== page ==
This painting depicts the Islamic College of Calcutta. popularly known as Madrasah-e-Aliah or Calcutta Madrasah, the first educational institution set up in India in 1780 by Warren Hastings, to train Muslim men for office in the courts of justice. It taught Arabic, Persian and Islamic Law. The original building was completed in 1782 and was situated on the south side of the Bow Bazaar, but the college moved to Wellesley Square in the 1820s.
Many eminent scholars were associated with this institution as administrators, principals, teachers as well as students. Calcutta Madrasah was upgraded to Calcutta Madrasah College and then to Aliah University in recent time.
This coloured lithograph is taken from plate 18b of Sir Charles D’Oyly’s ‘Views of Calcutta and its Environs’ in 1848

Cheetah Chasing A Deer, Barrackpore Park, c1802

চিতা শিকার-খেলার দৃশ্য, ব্যারাকপুর লাটবাগান, c১৮০২
Here is a colourful description of a cheetah hunt in Lord Wellesley’s Park at Barrackpore. A cheetah is chasing a deer with huntsmen on horseback and elephant at Barrackpore, located 14 miles from Calcutta and was originally a permanent barracks. When Marquess Wellesley took over the Commander-in-Chief’s residence in 1801, he decided to make improvements to the area. He created a summer residence for future Governor-Generals’ and he landscaped the gardens while adding an aviary, a menagerie and a theatre. As a result, Barrackpore Park became a popular place for leisure pursuits, including organised hunts, as seen in this image.
Watercolour by Sir Charles D’Oyly (1781-1845) painted in c1802

Charak Puja, Calcutta, 1848

ChrrackPuja-d'Oylyচড়ক পূজা,কলকাতা, ১৮৪৮
Charak Puja is a very delightful folk festival, also known as Nil Puja, celebrated in Bengal on Chaitra Songkranti, the last day of the month Chaitra. This is a view of a large procession in Calcutta during Charak Puja. The painting reminds us of the lively version of Charak festival given by Bishop Heber of Calcutta: “All the persons who walked in the procession, and a large majority of spectators, had their faces, bodies, and white cotton clothes daubed all over with vermilion, the latter to a degree which gave them the appearance of actually being dyed rose-colour. They were also crowned with splendid garlands of flowers … many trophies and pageants of different kinds were paraded up and down, on stages drawn by horses, or bullocks.” Charak Puja, a colourful festival was celebrated all over Bengal with much pomp and show on the eve of the Bengali New Year. As described in হুতুম প্যাঁচার নকশা by Kalipranna Singha, the famous mid 19th century Bengali satire “The city of Calcutta is rocking at the sound of drums, the devotees are warming up, the blacksmiths are making all kinds of hooks”. The festival was known to the English in Calcutta as “hook swinging festival”.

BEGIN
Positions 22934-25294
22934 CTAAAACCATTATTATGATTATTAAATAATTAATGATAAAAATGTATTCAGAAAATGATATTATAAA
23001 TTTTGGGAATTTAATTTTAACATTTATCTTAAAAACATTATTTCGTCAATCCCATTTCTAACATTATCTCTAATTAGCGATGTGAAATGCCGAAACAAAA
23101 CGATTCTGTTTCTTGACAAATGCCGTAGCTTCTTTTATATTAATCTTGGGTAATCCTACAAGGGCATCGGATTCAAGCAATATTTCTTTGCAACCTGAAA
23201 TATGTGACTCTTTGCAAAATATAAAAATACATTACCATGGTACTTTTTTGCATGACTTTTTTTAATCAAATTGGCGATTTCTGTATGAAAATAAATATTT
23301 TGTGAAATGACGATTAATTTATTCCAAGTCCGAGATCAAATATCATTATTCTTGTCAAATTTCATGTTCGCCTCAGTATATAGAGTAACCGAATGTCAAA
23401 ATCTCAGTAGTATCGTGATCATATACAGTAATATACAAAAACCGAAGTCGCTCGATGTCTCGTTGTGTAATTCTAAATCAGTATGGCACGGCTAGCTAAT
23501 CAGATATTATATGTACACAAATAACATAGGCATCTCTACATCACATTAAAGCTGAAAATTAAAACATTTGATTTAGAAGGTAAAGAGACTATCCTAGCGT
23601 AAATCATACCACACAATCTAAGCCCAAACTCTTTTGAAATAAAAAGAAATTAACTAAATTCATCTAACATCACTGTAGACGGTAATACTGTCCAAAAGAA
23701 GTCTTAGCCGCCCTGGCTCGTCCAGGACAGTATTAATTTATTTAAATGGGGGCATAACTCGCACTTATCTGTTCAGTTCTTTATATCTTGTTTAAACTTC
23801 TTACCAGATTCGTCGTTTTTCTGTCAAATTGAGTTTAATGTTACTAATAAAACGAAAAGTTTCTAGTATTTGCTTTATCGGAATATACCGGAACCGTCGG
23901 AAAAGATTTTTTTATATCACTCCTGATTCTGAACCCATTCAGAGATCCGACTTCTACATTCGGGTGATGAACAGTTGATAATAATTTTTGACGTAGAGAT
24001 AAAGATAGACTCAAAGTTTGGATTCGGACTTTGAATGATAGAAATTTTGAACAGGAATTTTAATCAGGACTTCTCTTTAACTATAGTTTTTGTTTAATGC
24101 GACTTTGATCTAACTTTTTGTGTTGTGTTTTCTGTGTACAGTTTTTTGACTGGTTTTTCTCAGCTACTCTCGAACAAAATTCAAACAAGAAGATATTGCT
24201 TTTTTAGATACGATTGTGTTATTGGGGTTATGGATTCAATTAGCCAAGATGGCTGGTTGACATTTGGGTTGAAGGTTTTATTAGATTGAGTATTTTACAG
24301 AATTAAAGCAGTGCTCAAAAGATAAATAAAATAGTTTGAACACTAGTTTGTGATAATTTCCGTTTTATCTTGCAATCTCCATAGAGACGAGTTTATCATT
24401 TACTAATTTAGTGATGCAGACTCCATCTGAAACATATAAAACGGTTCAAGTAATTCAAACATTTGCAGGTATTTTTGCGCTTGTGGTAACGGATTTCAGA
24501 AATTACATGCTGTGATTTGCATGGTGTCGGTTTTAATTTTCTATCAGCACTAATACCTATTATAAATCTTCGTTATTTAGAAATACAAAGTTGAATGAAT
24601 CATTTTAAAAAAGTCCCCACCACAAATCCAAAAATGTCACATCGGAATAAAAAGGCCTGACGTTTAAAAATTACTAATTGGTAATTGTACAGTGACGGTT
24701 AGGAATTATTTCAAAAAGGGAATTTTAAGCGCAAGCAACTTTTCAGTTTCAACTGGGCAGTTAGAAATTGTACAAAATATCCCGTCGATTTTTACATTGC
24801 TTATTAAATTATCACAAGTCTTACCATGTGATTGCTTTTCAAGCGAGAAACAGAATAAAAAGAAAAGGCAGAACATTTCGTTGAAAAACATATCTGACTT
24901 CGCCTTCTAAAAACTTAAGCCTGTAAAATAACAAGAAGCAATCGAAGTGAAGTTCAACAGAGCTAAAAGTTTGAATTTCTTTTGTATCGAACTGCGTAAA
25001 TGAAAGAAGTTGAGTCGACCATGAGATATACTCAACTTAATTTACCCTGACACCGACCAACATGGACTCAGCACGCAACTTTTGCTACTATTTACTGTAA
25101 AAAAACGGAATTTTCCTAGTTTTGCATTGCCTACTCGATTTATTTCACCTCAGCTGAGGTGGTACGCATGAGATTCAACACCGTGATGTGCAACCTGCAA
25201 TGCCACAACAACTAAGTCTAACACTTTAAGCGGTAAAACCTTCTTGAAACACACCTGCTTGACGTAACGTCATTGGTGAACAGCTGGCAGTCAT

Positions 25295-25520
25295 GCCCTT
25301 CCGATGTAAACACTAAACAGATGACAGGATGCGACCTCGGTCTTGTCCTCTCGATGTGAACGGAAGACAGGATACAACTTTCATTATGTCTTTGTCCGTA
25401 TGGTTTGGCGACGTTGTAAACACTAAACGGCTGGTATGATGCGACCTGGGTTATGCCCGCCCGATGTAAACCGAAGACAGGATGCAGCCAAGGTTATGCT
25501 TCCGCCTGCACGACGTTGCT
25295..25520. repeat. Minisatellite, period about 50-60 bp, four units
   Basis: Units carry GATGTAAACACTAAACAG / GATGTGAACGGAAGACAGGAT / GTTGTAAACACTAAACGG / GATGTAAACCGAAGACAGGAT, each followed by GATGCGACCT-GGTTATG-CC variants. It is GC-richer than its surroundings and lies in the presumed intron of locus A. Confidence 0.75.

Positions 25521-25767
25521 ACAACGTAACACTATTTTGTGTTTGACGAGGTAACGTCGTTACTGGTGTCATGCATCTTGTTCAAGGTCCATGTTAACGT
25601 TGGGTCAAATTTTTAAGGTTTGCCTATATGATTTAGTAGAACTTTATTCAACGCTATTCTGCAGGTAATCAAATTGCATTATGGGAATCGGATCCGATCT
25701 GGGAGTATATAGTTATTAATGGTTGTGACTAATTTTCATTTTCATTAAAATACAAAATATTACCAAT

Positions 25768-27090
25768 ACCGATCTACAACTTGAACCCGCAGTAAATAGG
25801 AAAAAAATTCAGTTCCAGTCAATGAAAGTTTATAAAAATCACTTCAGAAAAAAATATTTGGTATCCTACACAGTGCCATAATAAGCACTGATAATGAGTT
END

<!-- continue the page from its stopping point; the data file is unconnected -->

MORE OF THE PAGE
This coloured lithograph is taken from plate 9 of Sir Charles D’Oyly’s ‘Views of Calcutta and its environs’ in 1848.

Chowringhee Road from No. IX Esplanade Row, 1848

এসপ্ল্যানেড রো থেকে ধর্মতলা (ট্যাঙ্ক) তালাও চত্বরে সাহেবদের আবাস, ১৮৪৮
Chowringhee Road formed part of the main residential area for Europeans in Calcutta. This view was taken from No 11 Esplanade Row and looks across the reservoir, Dhurrumtollah (Dharamtola) Tank. Prominent in the distance is the column of the Monument to Sir David Ochterlony – a strange mix of Egyptian, Turkish and Greek styles, of 152 feet high. It was erected in 1828 by public subscription, in honour of Ochterlony
This coloured lithograph was taken from plate 25 of Sir Charles D’Oyly’s ‘Views of Calcutta and its Environs’.